Rather than have Palladino recreate John Entwistle’s famous “5:15” bass solo, the Who wisely opted to show video of the late bassist playing it at the Royal Albert Hall in 2000. It was a great reminder of Entwistle’s jaw-dropping virtuosity, and it fit in seamlessly. They also paid tribute to the late Keith Moon during “Bell Boy,” one of the only times in Who history his vocals were heard on an album. They showed video of him performing the song in 1974, with Moon’s vocals dubbed in from the LP.

After struggling a bit vocally during “Dr. Jimmy,” Daltrey stepped offstage for “The Rock,” an instrumental. Pete and Simon traded licks while the screens showed tumultuous moments in recent history, from the death of Princess Diana to Columbine to 9/11. Images of terrified New Yorkers fleeing the collapsing World Trade Center may have seemed exploitative (especially in New York), but it’s a song about finding resolve in the face of life-threatening danger and it was largely effective. The finale of “Love Reign O’er Me” (arguably the Who’s greatest song) is an incredibly demanding song for any vocalist. Roger Daltrey is two years away from his 70th birthday, but he returned from backstage determined to nail it. He can’t quite hit the high notes like he did back in ’73, but it was still stunning. He even hit the primal scream at the end.

the who roger daltrey quadrophenia

There aren’t a lot of famous songs on Quadrophenia, so they packed the encore section with their biggest hits. “Baba O’Riley,” “Who Are You,” “Behind Blue Eyes” and “Pinball Wizard” have been played live roughly 50,000 times, but few songs in rock history work better in an arena setting. For the first time of the night, everyone was on their feet and screaming along to every word.

In a show that ran over two hours, with the exception of “Who Are You” (1978), “Pinball Wizard” (1969) and the final encore of “Tea and Theater” (2006) every song of the night came out between 1971 and 1973. It was a ridiculously fruitful period for Townshend, even if his mighty ambitions at the time were often greater than the ability of any band to execute them. For decades Quadrophenia has been seen by many as a slightly inferior rock opera to Tommy, and this tour seems partially motivated by Townshend’s desire to prove the two works are, at the least, equally worthy. If anything, Quadrophenia is the more cohesive and compelling work.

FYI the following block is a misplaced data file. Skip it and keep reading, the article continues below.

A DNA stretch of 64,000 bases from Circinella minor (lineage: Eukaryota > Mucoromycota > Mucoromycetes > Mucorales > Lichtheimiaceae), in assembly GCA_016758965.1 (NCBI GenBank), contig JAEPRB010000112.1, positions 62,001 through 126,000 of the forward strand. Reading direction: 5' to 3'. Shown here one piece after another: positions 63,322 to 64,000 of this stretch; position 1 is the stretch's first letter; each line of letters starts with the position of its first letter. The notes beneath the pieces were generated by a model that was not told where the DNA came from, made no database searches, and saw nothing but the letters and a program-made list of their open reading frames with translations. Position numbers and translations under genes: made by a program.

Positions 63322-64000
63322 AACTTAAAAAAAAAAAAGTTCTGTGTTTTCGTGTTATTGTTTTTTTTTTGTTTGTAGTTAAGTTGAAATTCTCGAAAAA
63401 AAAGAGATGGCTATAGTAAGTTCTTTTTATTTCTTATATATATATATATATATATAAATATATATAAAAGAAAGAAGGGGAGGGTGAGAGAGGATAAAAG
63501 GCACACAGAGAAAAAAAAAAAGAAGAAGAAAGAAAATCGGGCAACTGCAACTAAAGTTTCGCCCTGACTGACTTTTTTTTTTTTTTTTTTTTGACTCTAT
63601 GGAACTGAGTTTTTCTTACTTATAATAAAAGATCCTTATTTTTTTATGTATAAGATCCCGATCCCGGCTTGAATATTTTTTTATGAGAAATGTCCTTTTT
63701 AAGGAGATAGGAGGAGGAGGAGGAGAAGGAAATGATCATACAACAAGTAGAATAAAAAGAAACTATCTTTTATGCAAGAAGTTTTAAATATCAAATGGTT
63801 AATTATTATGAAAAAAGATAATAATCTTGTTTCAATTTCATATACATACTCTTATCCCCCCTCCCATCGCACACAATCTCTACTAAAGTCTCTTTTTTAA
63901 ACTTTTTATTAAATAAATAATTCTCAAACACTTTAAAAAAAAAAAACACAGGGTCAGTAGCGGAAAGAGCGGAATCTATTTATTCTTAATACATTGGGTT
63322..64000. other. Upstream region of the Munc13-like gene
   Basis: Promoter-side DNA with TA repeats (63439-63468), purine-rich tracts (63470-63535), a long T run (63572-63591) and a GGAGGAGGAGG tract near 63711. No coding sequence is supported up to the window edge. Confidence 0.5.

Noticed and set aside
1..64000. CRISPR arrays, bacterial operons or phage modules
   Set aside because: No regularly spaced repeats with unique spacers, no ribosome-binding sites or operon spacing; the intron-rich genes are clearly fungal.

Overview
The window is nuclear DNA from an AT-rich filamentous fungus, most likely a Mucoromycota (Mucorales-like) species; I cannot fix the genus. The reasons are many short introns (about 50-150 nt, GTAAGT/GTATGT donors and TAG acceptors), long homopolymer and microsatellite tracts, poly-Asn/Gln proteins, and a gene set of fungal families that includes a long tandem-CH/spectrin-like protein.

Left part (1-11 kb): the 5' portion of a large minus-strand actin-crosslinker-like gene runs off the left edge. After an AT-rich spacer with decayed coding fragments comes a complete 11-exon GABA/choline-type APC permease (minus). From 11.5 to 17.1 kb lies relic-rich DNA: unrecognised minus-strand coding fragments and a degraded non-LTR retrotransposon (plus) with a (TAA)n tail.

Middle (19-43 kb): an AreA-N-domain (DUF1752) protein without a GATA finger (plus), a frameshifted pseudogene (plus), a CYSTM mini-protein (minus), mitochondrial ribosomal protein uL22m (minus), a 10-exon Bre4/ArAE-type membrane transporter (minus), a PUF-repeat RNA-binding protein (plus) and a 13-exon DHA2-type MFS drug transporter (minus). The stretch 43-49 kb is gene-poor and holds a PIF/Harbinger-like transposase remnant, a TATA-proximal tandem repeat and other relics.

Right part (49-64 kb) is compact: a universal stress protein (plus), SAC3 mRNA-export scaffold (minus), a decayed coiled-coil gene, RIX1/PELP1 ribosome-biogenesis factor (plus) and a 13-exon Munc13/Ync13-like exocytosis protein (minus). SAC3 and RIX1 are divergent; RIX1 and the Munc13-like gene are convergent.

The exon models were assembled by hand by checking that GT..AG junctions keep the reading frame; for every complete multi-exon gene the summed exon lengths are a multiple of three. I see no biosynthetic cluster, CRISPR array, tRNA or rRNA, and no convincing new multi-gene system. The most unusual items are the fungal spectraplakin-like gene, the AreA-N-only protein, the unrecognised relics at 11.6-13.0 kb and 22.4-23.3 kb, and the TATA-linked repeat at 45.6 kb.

The show ended with Townshend and Daltrey alone onstage. As is custom at recent Who shows, they played the nostalgic “Tea and Theater” from 2006’s middling Endless Wire. Like so much Who activity since their 1982 split, it’s about looking backwards. “The story is done/Getting colder now,” Daltrey sang. “A thousand songs still smolder now/We played them as one/We’re older now.” Even Quadrophenia (written when Townshend was just 29) is about looking backwards at the Who’s early days. This endless reliving of history may have hurt the Who’s legacy (imagine if they’d split in 1978), but now that they’re reaching the end of their journey it feels truly poignant. They are survivors of a bygone era, and they have endured tragedy after tragedy. Any tour now feels like a justified victory lap.

In This Article: The Who